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World Bank, OECD Express Pessimism on Global Growth Forecasts

World Bank, OECD Express Pessimism on Global Growth Forecasts

Daniel Dubrovsky, Contributing Senior Strategist

Talking Points

  • World Bank and OECD release their global growth projections
  • Both organizations express pessimism about economic forecasts
  • Both point out the diminishing returns of monetary policy stimulus

The World Bank and the Organization for Economic Cooperation and Development (OECD) released updated global growth surveys. Both institutions appeared to express concerns about gross output being either slower than previously estimated, or subdued.

Since the November outlook, the OECD lowered global growth estimates by roughly 0.3 percent for both 2016 and 2017. The decline in output follows a familiar path that has been repeated over the past 8 years as global growth “languished”. The global think tank pointed to a self-fulfilling low-growth trap as the cause of such disappointments.

This trap is a result of businesses having little reason to invest domestically and internationally due to insufficient demand, prolonged uncertainties, and a slowed pace of structural reform. The OECD points out that monetary policy has been the main tool used alone for too long in combating economic shortfalls. The group believes that there needs to be more use of fiscal policy to compliment central bank stimulus.

Additional comments from the OECD:

  • US Real GDP forecast is 1.8% y/y in 2016, 2.2% y/y in 2017
  • US CPI forecast is 1.1% y/y in 2016, 2.0% y/y in 2017
  • Eurozone GDP forecast is 1.6% in 2016, 1.7% in 2017
  • Eurozone Core CPI forecast is 0.9% y/y in 2016, 1.1% y/y in 2017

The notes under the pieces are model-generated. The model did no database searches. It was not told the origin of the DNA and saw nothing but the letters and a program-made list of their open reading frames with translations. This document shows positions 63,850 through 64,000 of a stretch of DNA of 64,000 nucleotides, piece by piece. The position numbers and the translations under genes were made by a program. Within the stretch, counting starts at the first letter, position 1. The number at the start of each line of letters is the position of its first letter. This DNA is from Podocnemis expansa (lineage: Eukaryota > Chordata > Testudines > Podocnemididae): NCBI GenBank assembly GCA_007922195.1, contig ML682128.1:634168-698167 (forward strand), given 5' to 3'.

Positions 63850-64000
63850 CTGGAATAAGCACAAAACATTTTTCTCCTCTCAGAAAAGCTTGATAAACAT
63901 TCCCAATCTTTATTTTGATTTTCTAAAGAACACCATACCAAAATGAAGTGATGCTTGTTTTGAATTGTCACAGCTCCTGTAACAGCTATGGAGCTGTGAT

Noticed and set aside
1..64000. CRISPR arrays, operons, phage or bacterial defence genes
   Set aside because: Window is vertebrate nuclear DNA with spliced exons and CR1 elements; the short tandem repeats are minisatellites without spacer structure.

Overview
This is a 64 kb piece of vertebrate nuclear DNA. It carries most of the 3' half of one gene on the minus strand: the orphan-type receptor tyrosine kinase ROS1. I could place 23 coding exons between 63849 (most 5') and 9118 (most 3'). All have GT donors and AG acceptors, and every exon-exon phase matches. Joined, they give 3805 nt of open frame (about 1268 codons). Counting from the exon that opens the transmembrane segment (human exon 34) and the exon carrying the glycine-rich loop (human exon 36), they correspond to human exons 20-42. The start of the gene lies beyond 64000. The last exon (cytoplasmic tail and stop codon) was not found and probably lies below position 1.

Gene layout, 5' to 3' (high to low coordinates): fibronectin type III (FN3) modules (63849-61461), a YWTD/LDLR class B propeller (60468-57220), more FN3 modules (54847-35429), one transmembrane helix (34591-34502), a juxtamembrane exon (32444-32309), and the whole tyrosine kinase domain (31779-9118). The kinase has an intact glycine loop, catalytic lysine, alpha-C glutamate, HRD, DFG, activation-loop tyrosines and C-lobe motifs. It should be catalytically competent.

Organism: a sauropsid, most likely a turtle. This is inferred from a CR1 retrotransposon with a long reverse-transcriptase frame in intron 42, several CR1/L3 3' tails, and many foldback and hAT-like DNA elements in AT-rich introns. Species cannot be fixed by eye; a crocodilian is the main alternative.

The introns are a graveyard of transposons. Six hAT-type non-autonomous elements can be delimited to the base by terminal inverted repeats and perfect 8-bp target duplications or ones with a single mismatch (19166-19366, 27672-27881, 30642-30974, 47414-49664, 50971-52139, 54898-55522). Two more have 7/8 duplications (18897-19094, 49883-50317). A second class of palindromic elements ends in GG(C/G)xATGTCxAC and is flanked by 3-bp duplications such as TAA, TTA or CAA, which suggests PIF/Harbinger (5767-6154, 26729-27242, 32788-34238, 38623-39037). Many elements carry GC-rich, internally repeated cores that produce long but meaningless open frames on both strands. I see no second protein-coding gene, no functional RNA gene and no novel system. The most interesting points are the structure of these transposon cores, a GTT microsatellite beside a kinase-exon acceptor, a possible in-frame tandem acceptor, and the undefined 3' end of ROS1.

• UK 2016 growth cut to 1.7% from 2.1% due to the uncertainty from the June 23rd referendum

Meanwhile, the World Bank cut its 2016 global growth forecast to 2.4 percent from 2.9 percent estimated in January. This adjustment was largely a result of sluggish growth in advanced economies, low commodity prices, weak global trade, and diminishing capital flows. According to the institution, the downside risks to forecasts have become more pronounced.

Like the OECD, the World Bank also cited concerns about the effectiveness of monetary policy stimulus in advanced economies. The institution said that the tools utilized by central banks for accommodation may over time have diminishing returns. The World Bank added that the use of expansionary fiscal policy could provide more support to activity in a number of advanced economies.

Additional comments from the World Bank:

  • Cuts 2017 global growth forecast to 2.8% from 3.1%
  • Cuts 2016 U.S. growth forecast to 1.9% from 2.7%
  • Cuts 2016 Euro-Area growth forecast to 1.6% from 1.7%
  • Maintains 2016 Chinese growth forecast of 6.7%
  • U.K. referendum on EU membership accompanied by softening activity in the U.K.

The chart below shows the report by the OECD on budget deficit as a percentage of nominal GDP for the United States, United Kingdom, and the Eurozone. Since 2009, the size of government deficits have diminished implying reduced fiscal measures while monetary policy has remained more or less the same.

Data extracted from Bloomberg

Keep an eye on short-term trends for the majors using the Grid Sight Index (GSI) here.

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